I would love to have been a mouse in Rep. Nancy Pelosi’s office when she read the latest statement from Pope Francis. At his general audience April 29, Francis came out publicly and unequivocally in favor of equal pay for women and men. No ifs, ands or buts … equal pay for equal work. To quote him: “The disparity is a pure scandal." Period.
Great statement — as far as it goes. It gives me hope.
The Paycheck Fairness Act, legislation to strengthen our legislation on pay equity, is pending in Congress. I can imagine Nancy Pelosi — a Catholic — confronting John Boehner — also a Catholic and Speaker of the House —with the news that the pope is on her side!
But, politics aside, I found Francis’ statement interesting in many ways. It’s not that I think he’s on the verge of becoming a feminist, but this is his first statement on gender equality that truly heartened me. I have long wondered how someone like Francis — who clearly has a heart for the poor — could not see that the vast majority of the world’s poor are women and the children in their care. This is the first sign I’ve seen that he knows that and he cares.
But it also raises a lot of questions. Christians around the world, he said, "must become more demanding" in the quest for equality.
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OK … let’s try it. If women are “radically equal” to men, then why not women priests and bishops? When did you say you would be appointing women to lead offices in the Curia? Francis’ rhetoric almost begs people to ask him such questions. Does this “radical equality” stop at the church door?
He also made one huge historical error. He spoke of the “radical equality” of husbands and wives in marriage and said that Christian teachings, from the earliest times of the faith, helped defeat an inequality between men and women, where it was once "the right of husbands to repudiate wives, even for false and humiliating reasons."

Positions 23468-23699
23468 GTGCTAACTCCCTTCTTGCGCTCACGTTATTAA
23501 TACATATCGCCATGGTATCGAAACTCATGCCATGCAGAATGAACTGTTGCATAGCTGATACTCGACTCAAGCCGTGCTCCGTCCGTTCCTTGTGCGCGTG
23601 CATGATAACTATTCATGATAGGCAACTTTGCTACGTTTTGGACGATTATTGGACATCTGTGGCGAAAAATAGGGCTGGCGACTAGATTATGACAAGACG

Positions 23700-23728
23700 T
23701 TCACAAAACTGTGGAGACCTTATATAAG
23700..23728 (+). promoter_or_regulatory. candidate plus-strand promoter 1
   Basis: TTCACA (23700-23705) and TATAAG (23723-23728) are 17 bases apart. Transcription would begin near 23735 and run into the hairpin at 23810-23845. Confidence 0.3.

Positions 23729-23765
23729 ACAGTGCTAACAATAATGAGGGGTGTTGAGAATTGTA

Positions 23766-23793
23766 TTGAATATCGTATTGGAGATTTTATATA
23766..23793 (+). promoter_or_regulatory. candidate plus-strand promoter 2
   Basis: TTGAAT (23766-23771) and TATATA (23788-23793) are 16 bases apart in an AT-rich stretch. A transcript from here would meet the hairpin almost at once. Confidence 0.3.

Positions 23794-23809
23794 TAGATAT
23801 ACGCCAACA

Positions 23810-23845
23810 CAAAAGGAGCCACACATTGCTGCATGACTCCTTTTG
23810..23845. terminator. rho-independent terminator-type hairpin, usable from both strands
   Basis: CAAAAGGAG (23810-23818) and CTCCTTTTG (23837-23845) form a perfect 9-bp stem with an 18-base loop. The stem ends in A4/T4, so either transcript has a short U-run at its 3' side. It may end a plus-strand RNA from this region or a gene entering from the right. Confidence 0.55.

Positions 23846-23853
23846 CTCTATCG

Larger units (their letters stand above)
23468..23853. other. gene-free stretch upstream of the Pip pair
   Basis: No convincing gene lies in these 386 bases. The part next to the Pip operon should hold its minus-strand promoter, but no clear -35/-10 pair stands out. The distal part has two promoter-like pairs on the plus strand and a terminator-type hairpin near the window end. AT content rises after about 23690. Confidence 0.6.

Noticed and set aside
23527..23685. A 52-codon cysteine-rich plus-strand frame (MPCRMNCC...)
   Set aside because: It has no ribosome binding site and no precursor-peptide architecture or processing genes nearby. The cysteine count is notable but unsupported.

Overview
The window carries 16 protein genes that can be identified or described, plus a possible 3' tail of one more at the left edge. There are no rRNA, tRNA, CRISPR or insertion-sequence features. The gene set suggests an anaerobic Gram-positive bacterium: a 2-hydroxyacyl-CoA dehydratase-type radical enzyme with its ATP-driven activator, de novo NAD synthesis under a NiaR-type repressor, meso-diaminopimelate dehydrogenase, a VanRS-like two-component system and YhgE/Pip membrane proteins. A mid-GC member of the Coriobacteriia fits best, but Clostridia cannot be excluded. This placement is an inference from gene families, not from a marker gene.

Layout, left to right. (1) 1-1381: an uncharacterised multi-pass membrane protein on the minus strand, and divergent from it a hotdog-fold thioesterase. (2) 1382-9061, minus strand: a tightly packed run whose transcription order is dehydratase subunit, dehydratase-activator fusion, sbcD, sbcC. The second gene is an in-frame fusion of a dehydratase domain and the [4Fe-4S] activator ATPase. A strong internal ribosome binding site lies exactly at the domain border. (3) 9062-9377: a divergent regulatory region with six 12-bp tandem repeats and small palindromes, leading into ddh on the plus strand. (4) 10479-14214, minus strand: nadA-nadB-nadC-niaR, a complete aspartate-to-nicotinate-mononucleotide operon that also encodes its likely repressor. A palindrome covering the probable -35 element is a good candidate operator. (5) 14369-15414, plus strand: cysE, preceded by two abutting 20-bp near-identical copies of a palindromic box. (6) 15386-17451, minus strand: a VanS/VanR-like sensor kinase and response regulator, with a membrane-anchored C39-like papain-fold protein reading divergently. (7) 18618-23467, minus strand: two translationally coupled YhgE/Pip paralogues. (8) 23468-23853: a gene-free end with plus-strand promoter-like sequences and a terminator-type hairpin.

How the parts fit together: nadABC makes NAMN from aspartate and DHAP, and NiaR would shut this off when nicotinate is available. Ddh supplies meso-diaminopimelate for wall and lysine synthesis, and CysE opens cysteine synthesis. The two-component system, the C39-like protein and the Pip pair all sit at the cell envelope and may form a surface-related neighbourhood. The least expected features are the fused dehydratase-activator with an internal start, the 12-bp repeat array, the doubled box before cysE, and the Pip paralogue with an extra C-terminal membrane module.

Now, really, I want to say to Francis: have you read your history on this one? The Catholic church has NOT always preached gender equality down through the ages … in marriage or elsewhere. History does not support what you say. To name one example: I’ve heard St. Paul quoted about wives being subject to their husbands too many times. (I know now that most Scripture scholars do not believe that the Epistle to the Colossians, where that passage is found, was actually authored by Paul.) And that is often followed by a sermon that today would send me running out of church.
That said, this is a start. I don’t know what prompted Francis’ statements … but I hope he keeps talking about gender equality. Sooner or later, he will have to face the many ways the practices of the church contradict the principles he is espousing publicly.
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